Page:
Helstrom (Season 1, Episode 2)
As Ana took a phone call she didn’t much care for, what better way to illustrated her decidedly darker, deadlier aura than to have an entire flower shop display wither and wilt as she strolled on by?
Devs (Season 1, Episode 5)
Multiple times in its fifth episode, the mind-bending FX on Hulu drama gave us a visual representation of the multiverse — the theory that there are infinite alternate timelines in which slightly different versions of our lives take place. When Alison Pill’s Katie stormed out of a university lecture, we watched a dozen different Katies leave the building, always choosing a slightly different path down the front steps in each timeline. Later, when Nick Offerman’s Forest lost his wife and daughter to a car accident, we saw all the different iterations of that tragedy unfold — including some bittersweet timelines where the crash never happened at all.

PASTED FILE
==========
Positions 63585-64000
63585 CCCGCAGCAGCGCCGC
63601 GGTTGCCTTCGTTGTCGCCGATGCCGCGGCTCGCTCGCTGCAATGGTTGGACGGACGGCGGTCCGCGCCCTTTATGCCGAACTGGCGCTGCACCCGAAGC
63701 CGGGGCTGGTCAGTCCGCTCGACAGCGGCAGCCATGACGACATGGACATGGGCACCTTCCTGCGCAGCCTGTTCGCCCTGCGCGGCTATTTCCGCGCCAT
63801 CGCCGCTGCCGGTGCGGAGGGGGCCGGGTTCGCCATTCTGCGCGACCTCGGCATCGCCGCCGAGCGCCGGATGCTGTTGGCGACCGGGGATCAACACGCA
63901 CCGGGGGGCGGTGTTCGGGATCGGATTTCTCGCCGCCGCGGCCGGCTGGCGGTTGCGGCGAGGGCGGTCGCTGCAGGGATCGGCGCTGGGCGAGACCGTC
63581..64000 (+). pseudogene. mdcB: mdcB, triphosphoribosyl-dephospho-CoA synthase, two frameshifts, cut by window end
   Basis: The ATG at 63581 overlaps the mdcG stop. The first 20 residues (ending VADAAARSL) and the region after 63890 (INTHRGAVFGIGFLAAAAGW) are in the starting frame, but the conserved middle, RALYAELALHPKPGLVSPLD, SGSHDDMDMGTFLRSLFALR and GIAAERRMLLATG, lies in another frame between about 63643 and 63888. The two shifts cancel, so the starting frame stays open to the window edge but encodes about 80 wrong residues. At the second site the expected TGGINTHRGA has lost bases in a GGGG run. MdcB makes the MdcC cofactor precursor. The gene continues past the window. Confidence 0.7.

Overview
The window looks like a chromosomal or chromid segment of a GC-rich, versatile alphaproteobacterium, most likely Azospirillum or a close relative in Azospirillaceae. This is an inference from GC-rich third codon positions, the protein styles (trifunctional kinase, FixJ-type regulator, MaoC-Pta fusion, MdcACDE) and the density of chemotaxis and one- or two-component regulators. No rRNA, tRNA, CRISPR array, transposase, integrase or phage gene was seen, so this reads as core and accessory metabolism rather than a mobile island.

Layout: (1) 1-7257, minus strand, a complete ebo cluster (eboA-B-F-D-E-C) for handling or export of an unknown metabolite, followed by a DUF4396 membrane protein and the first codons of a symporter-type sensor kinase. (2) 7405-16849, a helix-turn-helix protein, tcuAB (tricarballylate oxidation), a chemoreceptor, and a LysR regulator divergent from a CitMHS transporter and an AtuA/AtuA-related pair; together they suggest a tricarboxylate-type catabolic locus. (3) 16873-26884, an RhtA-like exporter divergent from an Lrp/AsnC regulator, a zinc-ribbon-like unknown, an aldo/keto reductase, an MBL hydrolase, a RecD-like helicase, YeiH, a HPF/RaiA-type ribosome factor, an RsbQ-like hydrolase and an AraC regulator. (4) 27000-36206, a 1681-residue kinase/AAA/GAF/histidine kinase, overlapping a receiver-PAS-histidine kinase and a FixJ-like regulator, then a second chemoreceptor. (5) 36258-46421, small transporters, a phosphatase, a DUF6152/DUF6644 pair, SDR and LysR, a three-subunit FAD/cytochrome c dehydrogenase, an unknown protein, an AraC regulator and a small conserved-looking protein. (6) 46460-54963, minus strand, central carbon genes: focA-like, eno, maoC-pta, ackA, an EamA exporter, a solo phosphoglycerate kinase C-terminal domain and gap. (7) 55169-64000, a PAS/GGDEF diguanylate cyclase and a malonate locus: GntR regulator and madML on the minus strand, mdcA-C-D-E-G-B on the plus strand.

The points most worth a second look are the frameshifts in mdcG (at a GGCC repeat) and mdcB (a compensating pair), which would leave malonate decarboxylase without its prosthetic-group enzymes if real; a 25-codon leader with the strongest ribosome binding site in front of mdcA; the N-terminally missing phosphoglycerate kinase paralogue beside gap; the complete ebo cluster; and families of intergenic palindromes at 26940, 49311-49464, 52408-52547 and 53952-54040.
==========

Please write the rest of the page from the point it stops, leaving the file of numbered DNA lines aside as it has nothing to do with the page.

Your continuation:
Raised by Wolves (Season 1, Episode 6)
When Mother was led into a virtual space to reunite with her beloved Creator, no metaphor was shied away from as their entwined bodies were bathed in an explosive deluge of… well, whatever you call that milky fluid that oozes out of androids.
Upload (Season 1, Episode 5)
In Amazon’s hilariously dystopian sci-fi comedy, the afterlife is a cheerful virtual-reality experience where everything has a price tag… and we mean everything. Here, Nathan and his dead pals visited the grubby underground “Grey Market” where the deceased can purchase illegal hacks like sex robots and age-altering tattoos. It was a chaotic wonderland of sin that put Upload‘s twisted vision of the future on full display.
Lovecraft Country (Season 1, Episode 8)
Even on a purely emotional level, there was so much going on in this hungry coupling between Ruby (as Hilary) and Christina (as William). But when Ruby, in the throes of ecstasy, shed the white woman’s skin she had donned to endure the day of Emmett Till’s funeral, it spoke to who she really was, and most wanted to be, in her lover’s arms.